Last week you no doubt saw the media celebration of three celestial events occurring all at the same time. There was excitement over a snow moon, a lunar eclipse, and Comet 45P making its closest appearance to Earth.
I told you in this column
that the lunar eclipse would be unspectacular and that it was. And,
skywatchers who had expected to see the comet were let down, too. It
surely wasn’t visible with the naked eye, binoculars and most backyard
telescopes. Readers of this column might have known that, because my preview of 2017’s skies didn’t even mention the comet and I didn’t give you a recent scouting report on Comet 45P.
When the press pulls that sort of build-up routine, it creates a sort of
“Boy Who Cried Wolf” syndrome. Nature lovers won’t go out to see the
next comet that hits the press because they had been let down so badly
That’s why you should get you nature and science news from a trusted
source like All WNY News. And, that’s why you should get your butt
outside this month….a comet that actually will be visible to backyard
observers toting field glasses will make itself available to us on the
Comet 2P/Encke is a regularly-observed celestial body, as it completes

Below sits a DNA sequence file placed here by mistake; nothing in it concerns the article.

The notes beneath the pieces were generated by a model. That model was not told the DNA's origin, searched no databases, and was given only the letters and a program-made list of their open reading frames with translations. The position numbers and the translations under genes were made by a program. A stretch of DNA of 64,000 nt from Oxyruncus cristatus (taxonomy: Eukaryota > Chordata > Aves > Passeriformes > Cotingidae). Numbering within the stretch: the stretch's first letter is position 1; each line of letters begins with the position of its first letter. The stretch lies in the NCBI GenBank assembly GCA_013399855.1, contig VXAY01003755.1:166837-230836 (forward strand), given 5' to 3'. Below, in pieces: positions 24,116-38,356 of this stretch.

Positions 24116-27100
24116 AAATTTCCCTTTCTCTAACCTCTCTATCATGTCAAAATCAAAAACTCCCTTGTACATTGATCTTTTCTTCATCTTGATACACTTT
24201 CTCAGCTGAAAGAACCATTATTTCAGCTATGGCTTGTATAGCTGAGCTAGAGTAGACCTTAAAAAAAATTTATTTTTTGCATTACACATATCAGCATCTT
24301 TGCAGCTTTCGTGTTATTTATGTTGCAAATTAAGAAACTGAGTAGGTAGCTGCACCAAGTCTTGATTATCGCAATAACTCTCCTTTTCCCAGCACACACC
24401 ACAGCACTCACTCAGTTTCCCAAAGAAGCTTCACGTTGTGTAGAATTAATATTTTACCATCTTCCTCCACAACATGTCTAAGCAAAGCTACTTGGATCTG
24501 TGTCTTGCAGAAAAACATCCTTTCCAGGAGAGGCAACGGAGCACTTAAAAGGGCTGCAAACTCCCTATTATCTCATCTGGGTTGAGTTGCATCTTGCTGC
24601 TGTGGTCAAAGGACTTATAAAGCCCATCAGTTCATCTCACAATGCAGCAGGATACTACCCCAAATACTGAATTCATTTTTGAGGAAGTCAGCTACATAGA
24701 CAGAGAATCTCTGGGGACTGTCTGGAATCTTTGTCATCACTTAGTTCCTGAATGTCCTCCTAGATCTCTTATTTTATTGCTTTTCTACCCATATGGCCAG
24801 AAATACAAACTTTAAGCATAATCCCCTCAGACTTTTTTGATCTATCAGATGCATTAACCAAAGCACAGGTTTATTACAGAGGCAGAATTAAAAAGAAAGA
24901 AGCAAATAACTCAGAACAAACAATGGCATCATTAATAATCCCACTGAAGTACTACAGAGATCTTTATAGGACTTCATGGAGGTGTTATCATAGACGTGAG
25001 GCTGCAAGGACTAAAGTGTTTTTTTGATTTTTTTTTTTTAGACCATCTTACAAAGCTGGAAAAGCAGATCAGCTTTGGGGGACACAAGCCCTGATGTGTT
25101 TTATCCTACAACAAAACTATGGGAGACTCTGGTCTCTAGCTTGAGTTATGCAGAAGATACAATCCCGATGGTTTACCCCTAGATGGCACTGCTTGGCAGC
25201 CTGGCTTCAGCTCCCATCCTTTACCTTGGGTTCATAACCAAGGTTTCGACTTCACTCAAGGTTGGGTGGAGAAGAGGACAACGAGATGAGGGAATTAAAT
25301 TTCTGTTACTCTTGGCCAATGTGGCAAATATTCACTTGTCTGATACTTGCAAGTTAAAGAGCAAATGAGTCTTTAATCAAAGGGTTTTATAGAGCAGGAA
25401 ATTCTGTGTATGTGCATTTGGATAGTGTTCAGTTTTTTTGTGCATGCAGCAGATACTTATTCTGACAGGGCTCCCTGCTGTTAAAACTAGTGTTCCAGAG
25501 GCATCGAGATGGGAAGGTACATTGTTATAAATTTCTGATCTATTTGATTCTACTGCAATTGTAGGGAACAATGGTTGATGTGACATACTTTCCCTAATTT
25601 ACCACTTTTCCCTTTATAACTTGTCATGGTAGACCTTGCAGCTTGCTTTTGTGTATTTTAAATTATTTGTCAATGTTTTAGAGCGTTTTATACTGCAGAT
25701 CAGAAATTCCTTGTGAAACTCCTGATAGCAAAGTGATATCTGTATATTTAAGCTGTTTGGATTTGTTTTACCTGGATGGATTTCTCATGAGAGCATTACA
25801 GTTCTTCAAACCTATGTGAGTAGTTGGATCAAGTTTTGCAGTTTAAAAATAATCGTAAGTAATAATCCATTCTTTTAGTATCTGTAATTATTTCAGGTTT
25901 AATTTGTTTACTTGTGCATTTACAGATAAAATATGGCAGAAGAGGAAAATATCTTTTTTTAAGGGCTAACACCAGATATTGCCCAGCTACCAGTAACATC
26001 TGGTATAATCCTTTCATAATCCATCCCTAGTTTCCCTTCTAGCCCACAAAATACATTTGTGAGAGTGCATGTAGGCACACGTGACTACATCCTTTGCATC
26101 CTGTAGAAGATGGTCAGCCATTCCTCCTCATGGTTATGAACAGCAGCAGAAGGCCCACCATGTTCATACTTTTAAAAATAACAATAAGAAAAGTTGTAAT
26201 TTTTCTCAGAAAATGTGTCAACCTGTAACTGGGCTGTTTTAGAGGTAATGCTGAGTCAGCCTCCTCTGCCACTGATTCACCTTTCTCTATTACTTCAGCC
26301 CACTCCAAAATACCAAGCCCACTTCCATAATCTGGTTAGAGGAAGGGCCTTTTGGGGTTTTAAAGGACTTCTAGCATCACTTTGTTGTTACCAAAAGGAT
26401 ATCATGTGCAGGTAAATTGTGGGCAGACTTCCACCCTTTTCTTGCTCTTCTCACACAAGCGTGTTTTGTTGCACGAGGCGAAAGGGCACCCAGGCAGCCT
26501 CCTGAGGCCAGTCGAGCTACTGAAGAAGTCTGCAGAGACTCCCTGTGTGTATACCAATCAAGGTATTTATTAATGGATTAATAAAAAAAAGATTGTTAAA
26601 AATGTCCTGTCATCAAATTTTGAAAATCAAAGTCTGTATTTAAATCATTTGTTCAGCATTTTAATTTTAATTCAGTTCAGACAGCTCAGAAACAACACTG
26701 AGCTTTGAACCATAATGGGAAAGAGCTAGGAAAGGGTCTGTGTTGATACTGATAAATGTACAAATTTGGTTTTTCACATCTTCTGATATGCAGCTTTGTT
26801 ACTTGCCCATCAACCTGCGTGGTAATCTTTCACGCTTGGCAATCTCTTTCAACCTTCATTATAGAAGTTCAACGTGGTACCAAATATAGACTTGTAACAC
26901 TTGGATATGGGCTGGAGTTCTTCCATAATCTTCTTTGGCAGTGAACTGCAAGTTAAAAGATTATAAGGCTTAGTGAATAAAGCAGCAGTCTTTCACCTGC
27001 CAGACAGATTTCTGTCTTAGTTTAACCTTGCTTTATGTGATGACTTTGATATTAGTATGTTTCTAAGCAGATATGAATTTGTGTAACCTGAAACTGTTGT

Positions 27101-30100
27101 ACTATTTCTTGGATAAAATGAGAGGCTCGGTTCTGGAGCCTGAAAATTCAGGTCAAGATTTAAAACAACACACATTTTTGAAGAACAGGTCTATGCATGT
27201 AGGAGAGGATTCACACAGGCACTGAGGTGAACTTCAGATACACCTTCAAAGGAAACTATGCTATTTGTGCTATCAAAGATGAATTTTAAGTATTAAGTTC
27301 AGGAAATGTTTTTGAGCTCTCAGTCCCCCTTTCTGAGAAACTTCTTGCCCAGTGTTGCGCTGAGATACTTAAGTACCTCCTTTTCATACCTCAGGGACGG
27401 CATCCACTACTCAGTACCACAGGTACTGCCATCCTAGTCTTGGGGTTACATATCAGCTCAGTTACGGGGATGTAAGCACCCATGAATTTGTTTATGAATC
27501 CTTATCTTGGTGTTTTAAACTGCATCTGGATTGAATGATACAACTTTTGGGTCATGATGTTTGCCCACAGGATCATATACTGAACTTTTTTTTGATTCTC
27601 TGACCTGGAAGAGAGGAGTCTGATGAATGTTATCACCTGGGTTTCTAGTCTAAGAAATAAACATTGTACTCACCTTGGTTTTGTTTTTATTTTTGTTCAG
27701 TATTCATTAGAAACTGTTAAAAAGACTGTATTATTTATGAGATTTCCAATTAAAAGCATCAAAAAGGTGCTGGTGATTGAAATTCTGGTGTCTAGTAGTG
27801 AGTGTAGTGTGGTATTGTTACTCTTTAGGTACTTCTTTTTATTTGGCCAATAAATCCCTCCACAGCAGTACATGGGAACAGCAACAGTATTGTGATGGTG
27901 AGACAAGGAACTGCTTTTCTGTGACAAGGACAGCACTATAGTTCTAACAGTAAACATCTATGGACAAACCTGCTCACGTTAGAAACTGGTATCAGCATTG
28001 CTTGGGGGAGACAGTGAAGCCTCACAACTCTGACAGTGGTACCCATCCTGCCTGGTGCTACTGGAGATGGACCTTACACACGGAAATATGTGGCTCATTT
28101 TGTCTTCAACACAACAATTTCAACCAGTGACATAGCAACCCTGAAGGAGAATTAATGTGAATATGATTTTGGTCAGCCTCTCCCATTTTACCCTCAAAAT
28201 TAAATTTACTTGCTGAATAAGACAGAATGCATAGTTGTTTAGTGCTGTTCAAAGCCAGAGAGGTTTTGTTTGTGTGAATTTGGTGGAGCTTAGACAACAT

an orbit of the sun every 3.3 years. It was first recorded in 1786.
Then, its orbit was calculated in 1819 by Johann Encke (hence the
comet’s common name). Mister Encke was a German astronomer who has his
name plastered across all sorts of things in the sky – not only this
comet, but also an asteroid, a crater on the moon, and the gap in
Comet Encke is a small ball of ice and stone, with a diameter just under
3 miles. But, that doesn’t mean it hasn’t had an impact on us here on
Earth. The tail is a regular contributor to the Taurids meteor shower
and it is believed that a huge chunk of the comet caused the infamous
Tunguska Event of 1908 when a cometary body exploded 5 miles above
Russian soil and flattened almost 800 square miles of forest.
Fortunately, it was a wilderness area and there were no human
Some scholars also believe that the swastika, which is an ancient symbol
that had its roots far before the Nazis, was inspired by a bright
head-on appearance of Encke centuries ago when it was a larger, brighter
and more active comet.
Comet Encke will be relatively easy to find with binoculars. Look to the
western sky about an hour after the sun sets. It will be very close to
and just to the right of Venus, the brightest planet in the sky, which
will make it easy to locate. Encke will appear as a small, fuzzy,
green/blue glow. The angle will be as such that the tail will not be
visible with binoculars on this trip around the sun. The comet will be
visible for the next two weeks before its glare is overcome by the sun’s
glow by early-March.
So, grab your binoculars, get out there are enjoy this comet while you
can. It’s always cool to see one of these nighttime wonders – especially
one so rich in history, one that changed our world in a few ways.
From the 26 February 2017 All WNY News